The fifth edition of The Aleph Review spotlights a rich array of new English poems. This is undoubtedly a noble endeavour as English poetry stands the danger of existing on the peripheries of Pakistan’s literary and intellectual life. Sidra F Sheikh’s No One Like You is a clever, chilling evocation of the plight of women in a patriarchal society – a theme that recurs in various poems, including Basudhara Roy’s Woman-to-Woman. Most of the poems have an experimental quality about them that allows the theme of the anthology to courageously venture out of safe parameters and conquer fresh terrain. Momina Mela’s Be Careful of the Transparent Animal Living In Your Drinking Water! uses the fill-in-the-blank technique to create four ‘lives’ for the same poem. Each birth and rebirth raises haunting insights about love, fear and the past. The title of Neha Maqsood’s poem, Would I Be a Real Pakistani Poet If I Didn’t Write an Ode to Mangoes? has a sardonic ring that mocks popular literary trends. However, the poem also offers a more literal focus on mangoes as a symbol of our culture that is has no political overtones.

The two sections on fiction, though shorter than the one allocated to poetry, open up exciting worlds where characters negotiate the challenges of life in their own ways. Bruce McDougall’s Adventure in Eating shows how a couple’s efforts to “bring the world to their kitchen table” culminates in catastrophe. Ali Shahbaz’s Clorox is a realistic portrait of how racism can exist within a thin veneer of political correctness. Naveed Ashraf’s Impasse explores the centrality of need to the relationships we form. Lucy Beresford’s The Imaginary Friend shows how some connections can surmount life, death and the realm of reality. In Alizah Pervaiz Hashmi’s The People That Didn’t Die, Bahawalpur appears as the setting of a story that contrasts the inflexibility of old age with the malleability of youth. Much like the branches of a tree, the stories in these sections have their own strengths. Each story will attract its own audience, which makes these sections on fiction all the more valuable.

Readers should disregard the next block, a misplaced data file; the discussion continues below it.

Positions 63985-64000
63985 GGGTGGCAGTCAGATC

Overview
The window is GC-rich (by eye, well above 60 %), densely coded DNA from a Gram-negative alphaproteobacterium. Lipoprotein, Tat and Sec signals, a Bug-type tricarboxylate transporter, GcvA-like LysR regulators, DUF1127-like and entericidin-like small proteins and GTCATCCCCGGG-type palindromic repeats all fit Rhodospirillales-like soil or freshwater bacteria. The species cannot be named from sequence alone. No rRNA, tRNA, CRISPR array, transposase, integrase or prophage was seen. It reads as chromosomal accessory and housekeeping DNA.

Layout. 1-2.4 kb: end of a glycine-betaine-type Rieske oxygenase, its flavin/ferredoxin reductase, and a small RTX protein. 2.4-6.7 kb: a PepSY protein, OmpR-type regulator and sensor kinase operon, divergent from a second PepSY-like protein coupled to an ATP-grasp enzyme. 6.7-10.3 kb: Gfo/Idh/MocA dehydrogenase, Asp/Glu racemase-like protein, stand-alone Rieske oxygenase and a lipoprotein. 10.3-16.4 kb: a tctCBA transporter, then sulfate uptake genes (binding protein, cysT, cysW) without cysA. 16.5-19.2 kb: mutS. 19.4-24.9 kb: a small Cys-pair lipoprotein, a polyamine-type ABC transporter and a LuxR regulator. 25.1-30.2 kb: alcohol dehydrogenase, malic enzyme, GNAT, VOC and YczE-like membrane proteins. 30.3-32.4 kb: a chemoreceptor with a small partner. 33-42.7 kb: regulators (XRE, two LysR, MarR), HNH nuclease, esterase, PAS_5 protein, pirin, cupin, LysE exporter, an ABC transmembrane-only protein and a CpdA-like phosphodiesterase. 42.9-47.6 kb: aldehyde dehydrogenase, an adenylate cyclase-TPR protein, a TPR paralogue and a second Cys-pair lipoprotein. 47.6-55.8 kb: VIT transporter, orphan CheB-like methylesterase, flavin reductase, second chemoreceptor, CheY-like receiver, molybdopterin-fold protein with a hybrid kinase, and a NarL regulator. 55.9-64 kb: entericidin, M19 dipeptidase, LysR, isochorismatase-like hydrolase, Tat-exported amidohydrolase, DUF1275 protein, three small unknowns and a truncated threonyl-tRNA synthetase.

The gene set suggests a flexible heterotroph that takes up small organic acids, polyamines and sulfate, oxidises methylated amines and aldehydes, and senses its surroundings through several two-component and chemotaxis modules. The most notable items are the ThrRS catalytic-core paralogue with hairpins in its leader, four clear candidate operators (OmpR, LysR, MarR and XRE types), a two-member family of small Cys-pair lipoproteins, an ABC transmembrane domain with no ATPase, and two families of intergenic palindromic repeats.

The essays in the fifth volume of The Aleph Review include Claire Chambers’ Shock Absorbers, which revisits the bumps and hurdles that characterised 2020 after the pandemic became the order of the day. In a separate section on translations, Amitabha Bagchi successfully “find[s] a new idiom in English” for three of Muneer Niazi’s ghazals.

Many pieces in the literary anthology build upon the magnetic pull of the soil that anchors the roots of our own metaphorical trees. A Sense of Place seamlessly stitches together three interviews with authors that examine the geographical dimensions of a literary work. What emerges is a moving mosaic that explores how an intimate connection to physical locations is established through creative endeavours. Each conversation delves into the complex role of setting in a novel. In the first interview, Mehrunnisa Yusuf spins the discussion with Pakistani-British novelist Kamila Shamsie about the setting in her novel Home Fire into a meditation on identity and belonging. Arsalan Ali Faheem’s conversation with HM Naqvi depicts cities as “a wider canvas for storytelling”. The final interview with novelist Saleem Haddad provides a deeper understanding of the notion of ‘place’ through insights on how fictionalised settings are created by borrowing strands from reality.

The latest edition of The Aleph Review also reveals our complex equation with the past. The anthology contains a powerful memoir of litterateur and jurist par excellence Ijaz Batalvi by the indefatigable Zia Mohyeddin. The piece was originally published under a different title in a newspaper several decades ago. With his characteristically humorous style, Mohyeddin affords a unique insight into the life of a man most controversially known as one of the lawyers who prosecuted Zulfikar Ali Bhutto.

Shueyb Gandapur’s It Took You So Long to Come Back is a compelling travelogue that documents a Pakistani man’s attempts to disregard the tensions between India and Pakistan in order to restore his family’s lost connection with India. Steered by a spirit of homecoming, Gandapur’s travel piece is a suitable segue to Partition in Three Memories. In these heartrending accounts, the co-founders of Project Dastaan – an initiative that uses virtual reality to allow Partition survivors to reconnect with the ancestral home – reveal the power of the everlasting bonds we establish with places.

In Pakistan, literary and artistic ventures are often elbowed away as insignificant or unprofitable. Initiatives such as The Aleph Review act as a counter to these flawed perceptions. With its fifth volume, the anthology has reasserted its commitment to creative endeavours.

The reviewer is the author of Typically Tanya

The heart of the tree